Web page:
Ecosystems - Invasive Species Program
Invasive Species Program
America is under siege by many harmful invasive species of plants, animals, and microorganisms. More than 6,500 invasive species are established in the United States, posing risks to native species, ecosystems, and human and wildlife health. The annual environmental, economic, and health-related costs of invasive species exceed those of all other natural disasters combined.
USGS works closely with its partners in Department of Interior Bureau's and other resource management agencies to provide scientific information to meet management needs. USGS invasive species research encompasses all significant groups of invasive organisms in terrestrial and aquatic ecosystems in all regions of the United States. Working with partner agencies and organizations, USGS provides tools, technology, and information to prevent, contain, control, and manage invasive species.
Ecosystems Science Centers
Nearly all 17 Ecosystems Mission Area Science & Research Centers conduct invasive species research. The following is not a comprehensive list.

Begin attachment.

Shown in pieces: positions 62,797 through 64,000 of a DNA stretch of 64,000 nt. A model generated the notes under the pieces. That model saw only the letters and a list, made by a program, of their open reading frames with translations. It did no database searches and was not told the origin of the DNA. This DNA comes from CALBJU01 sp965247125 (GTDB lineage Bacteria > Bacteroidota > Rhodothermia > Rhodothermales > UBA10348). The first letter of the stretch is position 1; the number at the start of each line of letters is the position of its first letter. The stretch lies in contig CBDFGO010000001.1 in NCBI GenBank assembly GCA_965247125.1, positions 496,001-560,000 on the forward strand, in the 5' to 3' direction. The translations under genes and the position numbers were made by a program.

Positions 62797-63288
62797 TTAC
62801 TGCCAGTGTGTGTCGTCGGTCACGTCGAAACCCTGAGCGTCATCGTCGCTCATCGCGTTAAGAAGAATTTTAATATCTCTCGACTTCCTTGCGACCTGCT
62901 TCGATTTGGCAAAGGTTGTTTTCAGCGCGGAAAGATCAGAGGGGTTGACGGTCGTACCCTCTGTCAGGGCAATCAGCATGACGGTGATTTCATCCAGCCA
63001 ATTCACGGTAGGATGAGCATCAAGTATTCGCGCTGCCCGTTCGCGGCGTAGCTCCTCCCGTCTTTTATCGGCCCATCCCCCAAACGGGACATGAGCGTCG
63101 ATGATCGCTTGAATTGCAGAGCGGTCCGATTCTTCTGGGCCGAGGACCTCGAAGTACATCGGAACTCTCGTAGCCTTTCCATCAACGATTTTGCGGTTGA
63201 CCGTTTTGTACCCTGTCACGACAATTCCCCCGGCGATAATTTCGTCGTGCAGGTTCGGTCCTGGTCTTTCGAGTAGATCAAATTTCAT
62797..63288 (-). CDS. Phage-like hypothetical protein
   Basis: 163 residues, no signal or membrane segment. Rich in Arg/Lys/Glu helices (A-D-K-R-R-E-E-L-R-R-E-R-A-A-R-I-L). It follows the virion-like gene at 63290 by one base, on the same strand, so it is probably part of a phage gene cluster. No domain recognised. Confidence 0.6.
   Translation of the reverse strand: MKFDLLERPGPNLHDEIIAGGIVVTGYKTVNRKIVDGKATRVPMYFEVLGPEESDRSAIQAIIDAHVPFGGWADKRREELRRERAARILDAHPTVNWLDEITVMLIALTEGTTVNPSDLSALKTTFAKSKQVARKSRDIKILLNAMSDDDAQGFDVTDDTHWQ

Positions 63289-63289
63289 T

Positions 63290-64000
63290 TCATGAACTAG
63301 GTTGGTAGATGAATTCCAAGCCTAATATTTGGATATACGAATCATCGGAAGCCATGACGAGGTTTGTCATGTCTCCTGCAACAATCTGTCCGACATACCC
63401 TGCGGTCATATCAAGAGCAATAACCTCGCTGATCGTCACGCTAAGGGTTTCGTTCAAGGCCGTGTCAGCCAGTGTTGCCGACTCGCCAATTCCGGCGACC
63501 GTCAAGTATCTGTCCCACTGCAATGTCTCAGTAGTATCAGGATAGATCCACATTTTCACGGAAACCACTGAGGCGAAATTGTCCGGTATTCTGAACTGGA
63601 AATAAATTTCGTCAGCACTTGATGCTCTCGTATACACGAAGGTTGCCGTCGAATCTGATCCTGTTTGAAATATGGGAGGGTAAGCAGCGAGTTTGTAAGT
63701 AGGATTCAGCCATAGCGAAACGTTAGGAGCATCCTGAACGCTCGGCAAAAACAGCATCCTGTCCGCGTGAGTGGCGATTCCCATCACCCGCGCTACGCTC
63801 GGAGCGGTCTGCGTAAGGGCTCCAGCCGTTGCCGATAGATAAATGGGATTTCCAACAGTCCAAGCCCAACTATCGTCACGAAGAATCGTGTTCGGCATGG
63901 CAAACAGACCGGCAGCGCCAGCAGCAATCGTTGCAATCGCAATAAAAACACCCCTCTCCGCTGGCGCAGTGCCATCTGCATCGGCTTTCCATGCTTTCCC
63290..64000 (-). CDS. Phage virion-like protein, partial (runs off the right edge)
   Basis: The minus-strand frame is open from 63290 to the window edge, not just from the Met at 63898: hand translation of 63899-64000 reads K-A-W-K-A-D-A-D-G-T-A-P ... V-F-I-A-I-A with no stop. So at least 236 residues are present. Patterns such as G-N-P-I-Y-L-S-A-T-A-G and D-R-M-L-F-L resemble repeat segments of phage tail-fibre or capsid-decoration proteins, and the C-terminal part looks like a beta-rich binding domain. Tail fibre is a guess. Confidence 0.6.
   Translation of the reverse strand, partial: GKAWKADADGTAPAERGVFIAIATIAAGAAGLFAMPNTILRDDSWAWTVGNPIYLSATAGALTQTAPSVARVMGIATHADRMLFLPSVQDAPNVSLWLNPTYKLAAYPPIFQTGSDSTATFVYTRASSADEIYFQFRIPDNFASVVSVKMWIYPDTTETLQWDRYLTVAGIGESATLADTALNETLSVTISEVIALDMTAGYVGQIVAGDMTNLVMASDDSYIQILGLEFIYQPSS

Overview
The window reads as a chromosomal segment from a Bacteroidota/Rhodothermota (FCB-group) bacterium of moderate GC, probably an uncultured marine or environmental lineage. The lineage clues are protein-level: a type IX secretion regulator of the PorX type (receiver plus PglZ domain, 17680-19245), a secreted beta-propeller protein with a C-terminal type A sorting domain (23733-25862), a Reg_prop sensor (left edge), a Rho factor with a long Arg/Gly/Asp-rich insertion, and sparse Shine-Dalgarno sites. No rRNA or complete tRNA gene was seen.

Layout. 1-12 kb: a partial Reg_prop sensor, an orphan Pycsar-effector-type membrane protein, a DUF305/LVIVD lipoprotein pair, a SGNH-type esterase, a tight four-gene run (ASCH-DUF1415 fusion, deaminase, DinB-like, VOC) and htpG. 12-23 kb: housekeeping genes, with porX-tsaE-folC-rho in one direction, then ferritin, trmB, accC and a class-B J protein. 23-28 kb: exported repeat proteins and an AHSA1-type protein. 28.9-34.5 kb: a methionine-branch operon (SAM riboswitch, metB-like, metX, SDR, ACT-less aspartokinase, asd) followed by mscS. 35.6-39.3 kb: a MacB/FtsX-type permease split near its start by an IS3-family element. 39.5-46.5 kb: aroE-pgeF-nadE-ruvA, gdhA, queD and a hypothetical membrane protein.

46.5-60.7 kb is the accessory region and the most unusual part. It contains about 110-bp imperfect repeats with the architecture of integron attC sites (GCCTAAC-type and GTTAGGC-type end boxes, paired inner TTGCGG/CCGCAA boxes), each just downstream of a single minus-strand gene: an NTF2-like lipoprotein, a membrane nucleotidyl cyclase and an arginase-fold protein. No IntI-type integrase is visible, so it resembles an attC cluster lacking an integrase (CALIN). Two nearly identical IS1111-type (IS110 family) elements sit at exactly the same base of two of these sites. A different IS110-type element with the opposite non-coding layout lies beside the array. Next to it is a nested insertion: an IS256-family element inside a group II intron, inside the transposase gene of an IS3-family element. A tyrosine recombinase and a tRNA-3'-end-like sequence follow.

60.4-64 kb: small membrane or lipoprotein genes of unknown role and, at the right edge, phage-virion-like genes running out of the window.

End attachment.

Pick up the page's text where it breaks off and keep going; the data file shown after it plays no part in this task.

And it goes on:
Research and Management Tools for Controlling Invasive Species - Invasive, nonnative species of plants, animals, and disease organisms adversely affect the ecosystems they enter. Like “biological wildfires,” they can quickly spread and affect nearly all terrestrial and aquatic ecosystems. Invasive species have become one of the greatest environmental challenges of the 21st century in economic, environmental, and human health costs, with an estimated effect in the United States of more than $120 billion per year. The Invasive Species Science Branch of the Fort Collins Science Center provides research and technical assistance relating to management concerns for invasive species. Read More >>